“So I go back — I’m 28, 29 years old — and I hold a press conference. I was a stitch. It was like Gold in Joseph Heller’s ‘Good as Gold.’ I told the truth because I didn’t know any better.
“I was asked how well I knew Hugh Carey, and I said, ‘I never met him.’ I was asked, ‘What was your role in the campaign,’ and I said, ‘I voted.’
“I was on the front page of every newspaper except the New York Times, and there I was on the front page of the Metropolitan section.”
His public career now launched, Mr. Grumet soon found himself the director of intergovernmental relations (“because I had said somewhat piously that I was an intergovernmental specialist,” he reported) “working for a man whom I had never met, who had never met me.
After three years as special assistant to Mr. Cuomo, who was secretary of state, Mr. Grumet became assistant commissioner of the state education department, given the task of building a program for handicapped children. He had no background whatsoever in special education, Mr. Grumet said, but he did combine an advocate’s passion with a bureaucrat’s knowledge of the system. From what he said, his was a controversial tenure, during which he moved children to the least restrictive environments consonant with their needs and conditions.
Next, in 1984, Mr. Grumet became the executive director of the New York State School Boards, an umbrella organization representing (surprise!) the state’s school boards.
It was during that tenure — in 1989 — that the state legislature passed what is called a “vampire bill,” one that would never withstand the light of day. The bill called for the establishment of a school district, and it defined the district so that it encompassed only one place — Kiryas Joel. Everyone who lived there —every last soul, every living breathing human being — was a Satmar chasid.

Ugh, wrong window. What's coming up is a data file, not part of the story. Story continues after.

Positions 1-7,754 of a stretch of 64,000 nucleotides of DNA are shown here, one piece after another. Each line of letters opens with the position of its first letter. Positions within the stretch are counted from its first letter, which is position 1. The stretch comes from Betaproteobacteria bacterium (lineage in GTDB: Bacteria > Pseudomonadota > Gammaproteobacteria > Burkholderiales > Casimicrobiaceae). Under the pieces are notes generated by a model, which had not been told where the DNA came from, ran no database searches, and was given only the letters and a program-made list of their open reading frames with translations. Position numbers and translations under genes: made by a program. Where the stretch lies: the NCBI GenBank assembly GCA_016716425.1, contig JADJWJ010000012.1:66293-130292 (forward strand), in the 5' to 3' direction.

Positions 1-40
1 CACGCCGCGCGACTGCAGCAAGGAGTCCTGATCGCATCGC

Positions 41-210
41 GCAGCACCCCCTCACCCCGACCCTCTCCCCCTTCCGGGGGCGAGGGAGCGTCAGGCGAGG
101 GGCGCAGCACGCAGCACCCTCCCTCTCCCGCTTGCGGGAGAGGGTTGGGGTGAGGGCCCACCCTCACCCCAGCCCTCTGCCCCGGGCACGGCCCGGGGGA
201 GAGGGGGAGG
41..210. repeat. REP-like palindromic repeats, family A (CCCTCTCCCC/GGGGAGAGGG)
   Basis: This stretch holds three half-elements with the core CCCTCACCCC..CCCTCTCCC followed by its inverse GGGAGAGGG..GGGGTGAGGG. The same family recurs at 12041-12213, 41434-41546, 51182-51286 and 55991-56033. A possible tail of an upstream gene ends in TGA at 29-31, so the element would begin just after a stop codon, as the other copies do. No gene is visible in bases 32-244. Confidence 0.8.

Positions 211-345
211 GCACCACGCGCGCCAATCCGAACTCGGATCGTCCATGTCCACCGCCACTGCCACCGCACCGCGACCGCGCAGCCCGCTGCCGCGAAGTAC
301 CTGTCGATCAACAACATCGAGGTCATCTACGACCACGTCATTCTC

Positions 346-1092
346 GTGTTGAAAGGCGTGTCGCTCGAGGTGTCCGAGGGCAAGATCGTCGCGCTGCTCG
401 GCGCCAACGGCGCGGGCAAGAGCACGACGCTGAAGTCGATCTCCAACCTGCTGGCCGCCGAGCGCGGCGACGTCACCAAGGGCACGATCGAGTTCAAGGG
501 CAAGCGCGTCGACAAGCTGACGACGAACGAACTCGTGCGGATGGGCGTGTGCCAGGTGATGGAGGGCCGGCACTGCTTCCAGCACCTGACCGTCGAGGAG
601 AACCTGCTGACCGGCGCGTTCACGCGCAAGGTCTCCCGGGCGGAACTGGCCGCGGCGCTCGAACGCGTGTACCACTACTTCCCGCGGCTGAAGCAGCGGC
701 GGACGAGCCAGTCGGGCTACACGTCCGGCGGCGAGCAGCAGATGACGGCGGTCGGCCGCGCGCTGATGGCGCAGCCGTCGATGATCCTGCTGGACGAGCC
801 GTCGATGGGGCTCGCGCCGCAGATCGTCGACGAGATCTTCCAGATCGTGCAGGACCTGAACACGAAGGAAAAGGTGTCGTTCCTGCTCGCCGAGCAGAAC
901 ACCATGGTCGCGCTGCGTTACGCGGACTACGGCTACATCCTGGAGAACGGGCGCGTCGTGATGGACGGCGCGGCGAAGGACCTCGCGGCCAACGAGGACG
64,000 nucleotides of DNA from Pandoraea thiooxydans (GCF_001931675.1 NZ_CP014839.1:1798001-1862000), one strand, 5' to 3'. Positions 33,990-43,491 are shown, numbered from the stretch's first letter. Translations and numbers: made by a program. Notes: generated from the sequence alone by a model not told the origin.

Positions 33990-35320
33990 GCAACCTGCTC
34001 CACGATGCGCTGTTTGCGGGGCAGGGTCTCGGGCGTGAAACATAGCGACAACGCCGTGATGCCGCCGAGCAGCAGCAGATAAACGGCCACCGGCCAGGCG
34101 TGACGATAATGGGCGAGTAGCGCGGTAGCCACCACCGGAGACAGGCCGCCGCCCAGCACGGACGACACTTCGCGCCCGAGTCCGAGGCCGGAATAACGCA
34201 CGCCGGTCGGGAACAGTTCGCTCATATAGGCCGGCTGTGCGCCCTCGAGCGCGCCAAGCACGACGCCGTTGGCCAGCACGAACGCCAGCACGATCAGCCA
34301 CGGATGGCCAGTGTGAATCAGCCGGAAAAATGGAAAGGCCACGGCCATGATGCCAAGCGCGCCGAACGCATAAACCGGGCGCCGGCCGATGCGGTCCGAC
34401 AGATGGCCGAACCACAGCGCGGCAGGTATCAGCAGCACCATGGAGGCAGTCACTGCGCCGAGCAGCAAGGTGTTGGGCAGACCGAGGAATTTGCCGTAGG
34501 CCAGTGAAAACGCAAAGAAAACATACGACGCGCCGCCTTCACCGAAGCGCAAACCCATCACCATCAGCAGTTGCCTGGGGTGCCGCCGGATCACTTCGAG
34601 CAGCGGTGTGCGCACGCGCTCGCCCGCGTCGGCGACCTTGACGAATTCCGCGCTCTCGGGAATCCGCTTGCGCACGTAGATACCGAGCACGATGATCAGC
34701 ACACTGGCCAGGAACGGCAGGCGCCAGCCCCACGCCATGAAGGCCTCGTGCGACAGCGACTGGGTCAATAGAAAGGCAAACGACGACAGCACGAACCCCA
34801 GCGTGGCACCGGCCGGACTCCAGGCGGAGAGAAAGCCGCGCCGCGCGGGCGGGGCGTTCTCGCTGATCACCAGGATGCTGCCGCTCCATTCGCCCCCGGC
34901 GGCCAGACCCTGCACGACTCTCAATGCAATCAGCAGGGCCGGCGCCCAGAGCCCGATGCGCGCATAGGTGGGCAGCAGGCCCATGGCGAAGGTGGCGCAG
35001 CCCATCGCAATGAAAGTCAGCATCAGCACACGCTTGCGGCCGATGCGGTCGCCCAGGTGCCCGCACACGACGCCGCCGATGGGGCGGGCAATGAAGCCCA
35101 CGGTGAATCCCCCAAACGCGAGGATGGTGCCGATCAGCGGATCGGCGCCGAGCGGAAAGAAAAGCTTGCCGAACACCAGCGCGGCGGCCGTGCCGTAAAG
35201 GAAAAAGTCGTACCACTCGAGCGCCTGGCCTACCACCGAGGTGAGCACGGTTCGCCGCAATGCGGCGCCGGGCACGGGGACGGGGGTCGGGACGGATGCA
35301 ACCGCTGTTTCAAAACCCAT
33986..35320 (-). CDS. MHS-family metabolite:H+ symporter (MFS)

“This was the first time in American history — and so far the last — when a municipal government was established for one and only one religious group. And on its face, it was unconstitutional.”
But the Satmars in Kiryas Joel voted as a bloc, and, even more importantly, so did the Satmars in Brooklyn. So the legislature passed the law, sure that Governor Cuomo would veto it. But Cuomo signed it.
r02-l-grumet-book-cover-0930The two men argued. “He said to me, ‘Lou-eeg’ — he called me that sometimes — ‘Lou-eeg, these people don’t ask for much. They asked for this.” And then, as tempers got heated, “Cuomo said, ‘and anyway, so what. Who would sue?’ And I said, ‘I will.’
“And then I go back to my board, thinking that I have just threatened, on your behalf, to sue the governor of New York, and he’s a man who takes no prisoners. So I tell the president of the board what I did, and that I won’t back down, and she said, ‘You did the right thing.’
“My organization didn’t have standing, but as an aggrieved taxpayer, I did.”
Maybe it would be a good idea to back up and explain why Mr. Grumet was so upset. “It looks like there was a dissolution between the separation of church and state,” he said.
“The First Amendment to the Constitution is in two parts. The first part is the freedom to worship in any way you want. The second part is freedom from the state coercing you to worship, or leaning toward one religion in any way.
“It’s written that way because it was a compromise between Thomas Jefferson and James Madison. Madison was about freedom of religion — freedom from religion was Jefferson.
“Jefferson felt very strongly about it. Within living memory in Europe, Protestants and Catholics spent a great deal of time killing each other, and America was founded by a whole lot of people who fled from all sides.
“And of course everyone hated the Jews.
“For 150 years, we had never had a case about it before the Supreme Court, because everyone accepted the fact that the separation was crucial. Even when the Mormons took over Utah, they held up making it a state for several years, until the Mormons agreed to the separation.”
The situation was complicated. Kiryas Joel was a village because it is easy to incorporate, and can be done without legislative action. That’s not true of a school district.